A weekend in Paris
CHANGE YOUR VIEW
What do you do when you are not in a place mentally or psychically to produce work? When you are not inspired by your surroundings? When all the best images seem to have already been taken? Change something, ANYTHING! Your situation, your gear, your surroundings. Even if only for a short period. Rent or borrow a camera / lens. Go somewhere new. Buddy up with someone.
You MUST keep moving, even the slightest of steps forward is a step in the right direction. Unless you change, that dying flickering light you have, will eventually extinguish.
As they say 'a change is as good as a rest', and I was desperately in need of a change. I hadn't used my camera properly since my last trip to New Zealand, so I was itching to get out and work that muscle memory, as well as my trigger finger.
Rather than just snap around where I am, let's face it, where you live always seems boring compared to other locations, I decided to go back to Paris. I had not been there for 15 years! Why Paris? Audrey Hepburn said it best "Paris is always a good idea" - besides Paris is such an iconic, evocative city, why not!
I booked a ticket on the Eurostar, and so my adventure began. It was an early start, VERY early. The great thing about taking the Eurostar is you arrive right in the centre of Paris, early and with no messing about with luggage or transfers from the airport.
Let's face it, no matter how seasoned a photographer you are when you arrive somewhere for the first time, you're a tourist - and that's OK. Take those snaps, but also take the time to make a carefully thought-through image, make the journey a worth while one.
Oh la la
If you try to create portfolio worthy images, even if you fail, you will come away with some strong images. These are the images that made the cut on this occasion from my trip. Are they the best images ever seen, no. But they are the best I had, and ones that I took the time to create.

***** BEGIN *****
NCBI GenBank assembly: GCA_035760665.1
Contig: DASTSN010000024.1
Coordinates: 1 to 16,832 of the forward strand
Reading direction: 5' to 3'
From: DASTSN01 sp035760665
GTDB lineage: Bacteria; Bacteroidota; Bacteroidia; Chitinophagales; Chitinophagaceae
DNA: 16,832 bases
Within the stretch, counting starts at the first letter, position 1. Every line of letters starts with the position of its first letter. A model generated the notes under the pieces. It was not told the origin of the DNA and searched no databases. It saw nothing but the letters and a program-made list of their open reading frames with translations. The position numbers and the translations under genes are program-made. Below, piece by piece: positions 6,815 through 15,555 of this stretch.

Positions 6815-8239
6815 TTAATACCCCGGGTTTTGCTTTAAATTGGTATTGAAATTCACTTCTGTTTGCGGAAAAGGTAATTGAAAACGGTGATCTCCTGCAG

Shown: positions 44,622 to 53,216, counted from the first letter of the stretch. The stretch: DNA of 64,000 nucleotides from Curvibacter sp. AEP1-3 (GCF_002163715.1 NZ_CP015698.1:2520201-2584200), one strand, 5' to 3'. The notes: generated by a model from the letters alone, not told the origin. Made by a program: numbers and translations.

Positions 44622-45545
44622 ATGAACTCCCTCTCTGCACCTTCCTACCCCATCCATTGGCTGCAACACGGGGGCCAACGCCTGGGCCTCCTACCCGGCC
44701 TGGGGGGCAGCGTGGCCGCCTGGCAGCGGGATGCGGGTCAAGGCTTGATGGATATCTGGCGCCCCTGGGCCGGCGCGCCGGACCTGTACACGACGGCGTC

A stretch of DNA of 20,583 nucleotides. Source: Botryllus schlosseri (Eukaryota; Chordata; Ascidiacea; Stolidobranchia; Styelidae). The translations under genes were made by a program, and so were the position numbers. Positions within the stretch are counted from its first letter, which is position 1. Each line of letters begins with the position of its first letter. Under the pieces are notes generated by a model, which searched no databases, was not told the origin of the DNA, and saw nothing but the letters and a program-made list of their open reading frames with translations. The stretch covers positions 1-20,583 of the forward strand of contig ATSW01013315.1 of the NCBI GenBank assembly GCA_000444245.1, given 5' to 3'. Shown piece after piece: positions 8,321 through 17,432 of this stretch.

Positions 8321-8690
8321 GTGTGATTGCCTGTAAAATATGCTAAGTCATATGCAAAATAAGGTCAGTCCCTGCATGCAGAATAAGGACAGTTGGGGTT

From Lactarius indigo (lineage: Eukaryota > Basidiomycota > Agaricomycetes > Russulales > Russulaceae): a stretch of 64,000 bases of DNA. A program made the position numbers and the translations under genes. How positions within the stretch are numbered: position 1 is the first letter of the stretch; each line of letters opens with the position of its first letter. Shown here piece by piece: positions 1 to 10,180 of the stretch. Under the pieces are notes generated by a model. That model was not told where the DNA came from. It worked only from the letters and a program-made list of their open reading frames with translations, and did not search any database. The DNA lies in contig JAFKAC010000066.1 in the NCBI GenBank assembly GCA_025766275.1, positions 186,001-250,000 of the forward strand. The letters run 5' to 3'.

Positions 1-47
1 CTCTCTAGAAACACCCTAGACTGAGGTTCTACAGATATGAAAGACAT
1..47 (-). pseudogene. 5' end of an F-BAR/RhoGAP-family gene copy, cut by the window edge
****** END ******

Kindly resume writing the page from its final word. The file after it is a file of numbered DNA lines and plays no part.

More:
It's all about the tower. 99% of people who go to Paris will visit and photograph The Eiffel Tower, so capturing a new and fresh take on this icon will be a challenge for anyone. So as I said before, be a tourist, snap away and then try to create something different. It may not be unique, but at least you slowed down, took your time and tried. Dont forget to get in close and shoot the details, as well as get far away and shoot the whole tower in a scene. If you have the time shoot it at different times of the day, and in all kinds of weather.
Hit the streets
Paris' streets, avenues and quarters ooze character. Make sure you take time to explore them, I am sure you could find some real gems amongst the winding narrow corridors. Do make sure you are aware of the laws on street photography in France, as they have changed (esp when photographing people).
Louvre it or hate it, I have seen some fantastic images of this building. I didn't have enough time to get there early, so you make the most of what you do have. However, unless you get there early or quite late the place is going to be swarming with tourists, something to consider. The inside is full of amazing artwork which may indeed inspire you even more. In case you weren't aware, this is also the home of the Mona Lisa - which is now not only behind glass but a wide cordoned off section, so you wont be getting up close and personal with her :(
But the outside courtyard and gardens do offer some spectacular photographic opportunies.
Metro's, undergrounds, subways always have an appeal, and France's wonderful deco designs certainly are worthy of your attention. Here are a few that caught my eye. Make sure you consider the surrounding area and distractions when framing your images, as these are typically in a built up busy environment, but a slight change in angle can make all the difference.
Well that was my trip, I hope you liked the images. I certainly enjoyed the break and would like to return for a longer weekend, to create even better images, so in that respect, it worked :)